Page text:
Drought-Proofing Your Garden
Regular droughts are a serious problem for many gardeners in most regions of the United States. Droughts stress your plants, leaving them vulnerable to pests, diseases, and other damage. In severe cases, droughts can even kill your plants.
Droughts often affect gardens severely because not only are the plants not getting any rainwater, there may also be water restrictions set down by the city or town that means they're not getting water from sprinklers and other man-made sources either.
This article shares some tips for how to prepare your garden for drought. In most regions of the United states, it's not a question of if drought will come, it's when. Preparing your garden in advance will help it survive all but the longest and most severe droughts with minimal damage.
Choose Plants Wisely
The single most important thing you can do is to choose your plants wisely.
In general, the best choices for gardeners in drought-prone regions are native plants. Native plants have evolved to survive the specific conditions of your local region, including drought. In most regions, well-sited native plants require no watering at all once they are established (usually only one growing season).
When choosing non-native plants, look for plants that grow in areas relatively similar to your own. For example, many species from the Mediterranean region of Europe do beautifully in southern California, while a plant from the jungles of Southeast Asia might prefer the more humid climate of Florida.
If you have some particular favorite plants that are not drought hardy, plant them close to the house, where it is easier to tend closely to them during droughts, and plant hardier natives farther away. Another option is to look for more drought hardy relatives of your favorite plants. For example, if you love hybrid tea roses but live in a drought prone region, consider growing Rugosa roses or wild roses instead.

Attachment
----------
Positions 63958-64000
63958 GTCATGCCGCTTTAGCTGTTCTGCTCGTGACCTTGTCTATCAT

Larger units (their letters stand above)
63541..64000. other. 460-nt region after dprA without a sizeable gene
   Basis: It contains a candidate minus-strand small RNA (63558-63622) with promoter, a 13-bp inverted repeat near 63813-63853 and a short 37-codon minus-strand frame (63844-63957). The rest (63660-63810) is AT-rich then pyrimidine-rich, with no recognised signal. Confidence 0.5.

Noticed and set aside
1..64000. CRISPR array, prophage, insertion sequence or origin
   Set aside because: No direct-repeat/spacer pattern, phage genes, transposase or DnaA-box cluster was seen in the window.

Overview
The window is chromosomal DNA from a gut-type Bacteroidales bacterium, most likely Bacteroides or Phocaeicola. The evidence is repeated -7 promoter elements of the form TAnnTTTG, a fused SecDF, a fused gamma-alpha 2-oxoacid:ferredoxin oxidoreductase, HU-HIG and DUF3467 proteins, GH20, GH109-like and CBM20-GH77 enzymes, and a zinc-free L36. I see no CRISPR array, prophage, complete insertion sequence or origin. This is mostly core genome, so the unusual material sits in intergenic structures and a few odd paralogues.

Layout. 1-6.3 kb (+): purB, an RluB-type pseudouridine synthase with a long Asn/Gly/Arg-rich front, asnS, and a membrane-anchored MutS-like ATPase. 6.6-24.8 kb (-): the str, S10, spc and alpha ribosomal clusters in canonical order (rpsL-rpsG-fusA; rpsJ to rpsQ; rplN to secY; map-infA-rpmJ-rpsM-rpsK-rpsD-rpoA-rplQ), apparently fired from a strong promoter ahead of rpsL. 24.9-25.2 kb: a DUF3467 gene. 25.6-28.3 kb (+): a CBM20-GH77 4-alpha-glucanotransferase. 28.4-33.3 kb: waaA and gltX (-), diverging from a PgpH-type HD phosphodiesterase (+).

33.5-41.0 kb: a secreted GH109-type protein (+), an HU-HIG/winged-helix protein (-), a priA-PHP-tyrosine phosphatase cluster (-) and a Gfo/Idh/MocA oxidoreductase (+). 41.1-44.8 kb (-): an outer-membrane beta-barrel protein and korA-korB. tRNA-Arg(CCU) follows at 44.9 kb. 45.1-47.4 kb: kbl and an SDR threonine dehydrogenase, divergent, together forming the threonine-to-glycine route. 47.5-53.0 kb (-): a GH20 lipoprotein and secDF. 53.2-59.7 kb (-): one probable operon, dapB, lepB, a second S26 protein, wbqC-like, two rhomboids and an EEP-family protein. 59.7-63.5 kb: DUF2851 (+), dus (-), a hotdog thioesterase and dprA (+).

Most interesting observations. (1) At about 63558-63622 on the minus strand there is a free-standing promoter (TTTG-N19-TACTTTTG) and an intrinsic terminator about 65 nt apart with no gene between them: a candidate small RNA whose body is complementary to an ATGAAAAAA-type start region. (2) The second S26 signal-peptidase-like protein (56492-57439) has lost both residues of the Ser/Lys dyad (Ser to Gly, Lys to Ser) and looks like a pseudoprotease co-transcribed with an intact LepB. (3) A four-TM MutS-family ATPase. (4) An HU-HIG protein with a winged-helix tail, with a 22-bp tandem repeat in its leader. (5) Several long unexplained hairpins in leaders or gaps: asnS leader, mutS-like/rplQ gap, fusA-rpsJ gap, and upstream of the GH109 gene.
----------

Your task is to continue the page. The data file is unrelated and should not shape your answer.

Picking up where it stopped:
- Choosing an Alternative Lawn
Alternative lawns can range from a traditional bluegrass or bermuda grass lawn managed organically, to alternative turf grasses or groundcovers, to a full-scale habitat restoration or permaculture project, with many options in between.
Rethink Your Lawn
One of the thirstiest features of most American gardens is the lawn. The American lawn is modeled after the lush, beautiful lawns maintained on the aristocratic estates of England. Unfortunately, very few parts of the United States actually have a climate that even remotely resembles that of Merrye Olde Englande, so in order to maintain the same look, most Americans have to water our lawns weekly if not daily for most of the summer, driving up our water bills and worsening water shortages during drought.
A more sensible alternative would be to get rid of our lawns entirely and plant gardens that more closely resemble our own native ecosystems: woodlands in the Northeast and Southeast, prairies in the Midwest, deserts in the Southwest, etc.
If you really love your lawn, however, consider simply replacing it with a more drought hardy turf grass instead. Bermuda grass and Kentucky blue grass, the two most popular turf grasses in much of the United States, are both cool season grasses. That means they are biologically programmed to be lush and green in the cooler spring and fall months and to go brown and dormant in the hot summer, unless they are watered frequently. Warm season grasses, on the other hand, are slower to green up in the spring, but stay lush and green all summer with minimal watering. A few great warm season turf grasses for many regions of the US are zoysia and buffalograss (one of our native shortgrass prairie plants).
If you really love your cool season grasses, help them develop deeper roots by watering more deeply less often and start setting your blades higher when you mow. Keeping your grass 3-4 inches high shades the soil more and helps prevent evaporation, reducing your need to water.
Improve Your Soil
Another of the most important things you can do to drought proof your garden is to improve the soil by adding organic matter.